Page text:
FTC Cries Foul On Breathometer Accuracy Claims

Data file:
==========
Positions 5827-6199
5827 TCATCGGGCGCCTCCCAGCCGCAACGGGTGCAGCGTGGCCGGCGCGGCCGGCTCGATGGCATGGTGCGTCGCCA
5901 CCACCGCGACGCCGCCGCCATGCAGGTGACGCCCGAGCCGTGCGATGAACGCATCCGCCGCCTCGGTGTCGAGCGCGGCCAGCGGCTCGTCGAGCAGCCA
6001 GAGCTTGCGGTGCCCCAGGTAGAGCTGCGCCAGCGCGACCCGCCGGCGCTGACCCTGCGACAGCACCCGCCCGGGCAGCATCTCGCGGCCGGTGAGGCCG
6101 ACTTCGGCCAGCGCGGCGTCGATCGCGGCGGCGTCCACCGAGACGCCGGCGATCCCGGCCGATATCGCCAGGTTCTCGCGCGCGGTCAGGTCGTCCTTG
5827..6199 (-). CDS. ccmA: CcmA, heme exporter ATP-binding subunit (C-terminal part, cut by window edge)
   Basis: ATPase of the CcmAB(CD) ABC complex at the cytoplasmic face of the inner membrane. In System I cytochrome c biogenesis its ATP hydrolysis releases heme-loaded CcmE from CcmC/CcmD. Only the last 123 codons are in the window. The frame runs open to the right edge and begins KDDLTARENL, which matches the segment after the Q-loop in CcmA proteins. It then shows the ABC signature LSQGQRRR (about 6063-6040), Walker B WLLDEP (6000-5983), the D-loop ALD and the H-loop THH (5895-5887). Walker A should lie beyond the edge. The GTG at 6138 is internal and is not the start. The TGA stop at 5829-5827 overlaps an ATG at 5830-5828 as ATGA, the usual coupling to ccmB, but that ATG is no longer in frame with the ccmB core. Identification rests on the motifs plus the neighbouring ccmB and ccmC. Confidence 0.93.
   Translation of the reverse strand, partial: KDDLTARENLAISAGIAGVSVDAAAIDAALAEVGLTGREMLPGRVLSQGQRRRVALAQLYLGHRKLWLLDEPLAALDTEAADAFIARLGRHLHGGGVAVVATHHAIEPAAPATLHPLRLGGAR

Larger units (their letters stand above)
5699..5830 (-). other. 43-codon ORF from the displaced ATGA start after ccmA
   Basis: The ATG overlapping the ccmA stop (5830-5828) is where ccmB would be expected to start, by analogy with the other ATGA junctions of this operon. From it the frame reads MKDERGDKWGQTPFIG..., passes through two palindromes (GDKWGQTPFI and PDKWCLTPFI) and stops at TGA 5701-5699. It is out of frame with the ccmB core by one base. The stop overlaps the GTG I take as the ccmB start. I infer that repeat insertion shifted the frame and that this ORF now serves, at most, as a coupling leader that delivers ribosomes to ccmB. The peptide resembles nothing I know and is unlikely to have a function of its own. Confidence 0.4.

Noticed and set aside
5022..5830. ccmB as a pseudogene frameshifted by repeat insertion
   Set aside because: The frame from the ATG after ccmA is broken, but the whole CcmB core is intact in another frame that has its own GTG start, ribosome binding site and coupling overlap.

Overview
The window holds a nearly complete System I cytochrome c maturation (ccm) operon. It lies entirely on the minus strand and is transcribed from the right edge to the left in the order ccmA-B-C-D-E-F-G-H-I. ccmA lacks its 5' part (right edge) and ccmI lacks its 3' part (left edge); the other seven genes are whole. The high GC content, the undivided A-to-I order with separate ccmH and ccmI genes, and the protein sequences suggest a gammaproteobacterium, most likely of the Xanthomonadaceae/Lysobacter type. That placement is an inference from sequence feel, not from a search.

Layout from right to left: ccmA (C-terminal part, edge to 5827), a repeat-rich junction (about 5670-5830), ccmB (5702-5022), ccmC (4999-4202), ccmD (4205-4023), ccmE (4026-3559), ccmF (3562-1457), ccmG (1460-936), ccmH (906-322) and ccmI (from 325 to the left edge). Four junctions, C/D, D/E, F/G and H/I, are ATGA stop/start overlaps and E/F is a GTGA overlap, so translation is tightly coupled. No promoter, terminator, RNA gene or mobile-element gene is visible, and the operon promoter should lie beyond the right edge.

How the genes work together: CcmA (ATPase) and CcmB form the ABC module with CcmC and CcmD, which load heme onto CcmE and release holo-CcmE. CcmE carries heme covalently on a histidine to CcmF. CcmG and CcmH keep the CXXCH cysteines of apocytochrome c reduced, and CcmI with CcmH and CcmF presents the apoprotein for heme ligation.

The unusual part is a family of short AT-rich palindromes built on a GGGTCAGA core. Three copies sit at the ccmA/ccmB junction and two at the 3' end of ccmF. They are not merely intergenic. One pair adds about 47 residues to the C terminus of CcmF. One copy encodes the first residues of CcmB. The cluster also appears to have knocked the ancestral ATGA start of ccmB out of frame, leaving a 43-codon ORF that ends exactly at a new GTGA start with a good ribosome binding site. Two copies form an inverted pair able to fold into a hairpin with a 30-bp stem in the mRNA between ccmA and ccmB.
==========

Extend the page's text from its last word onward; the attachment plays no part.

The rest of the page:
The FTC recently announced a settlement with Breathometer, Inc., a company that marketed a smartphone accessory that it claimed could detect blood alcohol levels. Users could simply plug the accessory into the headphone jack, open the Breathometer app, blow, and receive a reading of their blood alcohol content within five seconds. Breathometer marketed the products as “FDA registered devices,” featuring “law enforcement”-grade technology, to help you “make informed, dependable decisions” about whether to drive after drinking. The FTC alleged that Breathometer did not have adequate substantiation for its performance claims. Specifically, the products were tested to determine accuracy at .02% blood alcohol content, not .08%, which is the legal limit under state laws. In addition, testing revealed that the accuracy of the Breeze version of the product degraded over time and the company did not have a means of recalibrating it remotely. Breathometer stopped selling the Breeze product but allegedly did not adequately inform consumers of the issue. This case is yet another illustration of the FTC taking the lead on mobile health products that are or could potentially be regulated by the FDA. As readers of our Food and Drug Law Access blog may know, FDA has taken a risk-based approach to regulation of such products and, with the exception of products that could cause patient harm or death upon malfunction, is exercising regulatory discretion. Yet, many companies, particularly those who are new to the health market, presume that FDA is the primary, if not the only, regulator likely to have an interest in their product and claims. Not so. The FTC has repeatedly voiced concerns about the proliferation of mobile health apps and whether claims were being properly substantiated, particularly where disease diagnosis, treatment, or mitigation claims are featured. Along with the Breathometer matter, the Lumosity, Melanoma Detective and Aura Labs cases collectively demonstrate that when it comes to many consumer-directed mobile health products, the regulator most likely to take interest is the FTC.